College of Business Dean Nancy Hayes will confer the hood.


Mr. David Michael Silverman, an Art major, has been selected to receive the hood on behalf of all graduates in the College of Creative Arts.

Earlier in his career, David Silverman worked extensively as an actor, performing alongside such stars as Holly Hunter, Eddie Murphy, Will Smith and Sigourney Weaver. But his longstanding interest in painting and teaching remained alive. While involved with a Los Angeles arts group serving disadvantaged youth, Mr. Silverman met several SF State art professors and chose a career change. Here he has excelled. His plans now include an MFA degree and a career as both a working artist and an art educator.

The Dean of the College of Creative Arts, Ron Compesi, will confer the hood.


Ms. Marie Clavere Held, a Communicative Disorders major has been selected to receive the hood for the College of Education.


While in community college, Marie Held began working with adults and children with autism and other special needs. She realized that she had found her profession, and moved on to SF State's communicative disorders program. Here, she has seized every opportunity to put learning into practice, working in our clinic with SF State graduate students and faculty and volunteering at a Sonoma County school. Next fall, she will enter our master's program in communicative disorders in order to become a speech-language pathologist.

The Dean of the College of Education, Jake Perea, will confer the hood.


Ms. Morrigan Yaayaginaxíx Shaw, a major in American Indian Studies, has been selected to receive the hood in the College of Ethnic Studies.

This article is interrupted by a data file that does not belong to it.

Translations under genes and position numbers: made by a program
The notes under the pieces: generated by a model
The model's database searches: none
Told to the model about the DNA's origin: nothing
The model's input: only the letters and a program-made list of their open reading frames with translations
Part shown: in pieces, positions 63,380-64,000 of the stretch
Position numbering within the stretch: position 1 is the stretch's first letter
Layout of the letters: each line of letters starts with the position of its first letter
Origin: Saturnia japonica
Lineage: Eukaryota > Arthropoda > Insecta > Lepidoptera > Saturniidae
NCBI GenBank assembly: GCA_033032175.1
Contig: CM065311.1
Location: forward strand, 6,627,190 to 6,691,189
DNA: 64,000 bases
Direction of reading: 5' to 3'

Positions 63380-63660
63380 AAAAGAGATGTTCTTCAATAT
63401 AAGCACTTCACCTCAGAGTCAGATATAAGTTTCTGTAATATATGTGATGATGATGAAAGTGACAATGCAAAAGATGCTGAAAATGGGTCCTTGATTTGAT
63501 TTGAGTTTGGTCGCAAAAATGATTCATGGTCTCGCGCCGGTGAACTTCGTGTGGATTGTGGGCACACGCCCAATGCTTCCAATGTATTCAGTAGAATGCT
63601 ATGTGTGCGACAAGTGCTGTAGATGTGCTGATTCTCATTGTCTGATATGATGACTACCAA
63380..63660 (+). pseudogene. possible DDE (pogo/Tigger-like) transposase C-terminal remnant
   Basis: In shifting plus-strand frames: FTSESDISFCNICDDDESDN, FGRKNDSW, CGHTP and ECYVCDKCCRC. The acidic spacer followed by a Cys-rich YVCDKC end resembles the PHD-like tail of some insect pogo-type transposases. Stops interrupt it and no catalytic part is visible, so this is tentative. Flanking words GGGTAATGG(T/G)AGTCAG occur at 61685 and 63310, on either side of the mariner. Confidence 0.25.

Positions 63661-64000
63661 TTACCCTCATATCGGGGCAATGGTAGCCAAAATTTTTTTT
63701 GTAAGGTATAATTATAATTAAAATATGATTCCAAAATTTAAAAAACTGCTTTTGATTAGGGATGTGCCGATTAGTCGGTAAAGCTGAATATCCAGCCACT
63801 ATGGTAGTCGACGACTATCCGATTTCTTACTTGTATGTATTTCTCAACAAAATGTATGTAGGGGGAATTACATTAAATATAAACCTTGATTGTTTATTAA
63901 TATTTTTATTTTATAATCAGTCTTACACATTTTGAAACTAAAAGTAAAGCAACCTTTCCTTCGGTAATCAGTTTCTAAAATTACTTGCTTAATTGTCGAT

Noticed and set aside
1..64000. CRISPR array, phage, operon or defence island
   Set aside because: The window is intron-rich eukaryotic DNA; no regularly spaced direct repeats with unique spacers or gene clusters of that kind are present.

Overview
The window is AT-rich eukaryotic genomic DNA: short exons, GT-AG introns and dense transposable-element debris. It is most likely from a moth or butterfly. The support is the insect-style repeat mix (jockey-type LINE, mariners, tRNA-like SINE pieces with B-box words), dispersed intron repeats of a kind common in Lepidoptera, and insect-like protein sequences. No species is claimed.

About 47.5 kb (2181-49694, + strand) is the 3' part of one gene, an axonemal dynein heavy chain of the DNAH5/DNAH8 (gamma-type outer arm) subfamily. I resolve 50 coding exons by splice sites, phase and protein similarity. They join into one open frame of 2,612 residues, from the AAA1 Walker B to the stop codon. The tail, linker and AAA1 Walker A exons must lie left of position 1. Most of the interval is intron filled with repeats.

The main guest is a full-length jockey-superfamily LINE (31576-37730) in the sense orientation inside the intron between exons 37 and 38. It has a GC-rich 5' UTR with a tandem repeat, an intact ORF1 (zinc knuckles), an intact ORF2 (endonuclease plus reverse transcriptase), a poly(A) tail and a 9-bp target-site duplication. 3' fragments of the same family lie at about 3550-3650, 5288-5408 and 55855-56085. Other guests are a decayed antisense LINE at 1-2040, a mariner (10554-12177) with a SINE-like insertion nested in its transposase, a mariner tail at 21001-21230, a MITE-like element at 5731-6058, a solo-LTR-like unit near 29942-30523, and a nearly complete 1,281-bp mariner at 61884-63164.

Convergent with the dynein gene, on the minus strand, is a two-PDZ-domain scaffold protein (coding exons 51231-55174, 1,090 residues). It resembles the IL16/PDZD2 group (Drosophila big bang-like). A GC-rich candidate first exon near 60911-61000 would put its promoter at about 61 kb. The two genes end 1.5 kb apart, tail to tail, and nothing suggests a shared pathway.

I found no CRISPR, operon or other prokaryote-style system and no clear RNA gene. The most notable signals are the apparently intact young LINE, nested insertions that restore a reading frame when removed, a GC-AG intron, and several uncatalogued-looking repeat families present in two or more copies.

Morrigan Shaw is the first student to earn our newly established bachelor’s degree in American Indian Studies. A member of the Tlingit and Haida tribes, she has focused on cultural preservation and revitalization. She is particularly intersted in applying traditional environmental knowledge to contemporary American Indian issues related to cultural, land and resource management. Ms. Shaw has been accepted into the graduate program in American Indian Studies at UCLA and plans to work for her tribe to repatriate native american remains and sacred objects.

The Dean of the College of Ethnic Studies, Kenneth Monteiro, will confer the hood.


Ms. Nicole Greaves, a Kinesiology major, has been selected to receive the investiture in the College of Health and Human Services.


Nicole Greaves' professors describe her as one of those rare students who challenges their thinking as much as they hope to challenge hers. While making the dean's list every semester, she has made time to mentor fellow students and volunteer in the community. Ms. Greaves will enter our master's degree program in kinesiology this fall. She plans to earn a Ph.D. in either kinesiology or physical therapy and then develop innovative strategies to help older adults cope with physical impairments.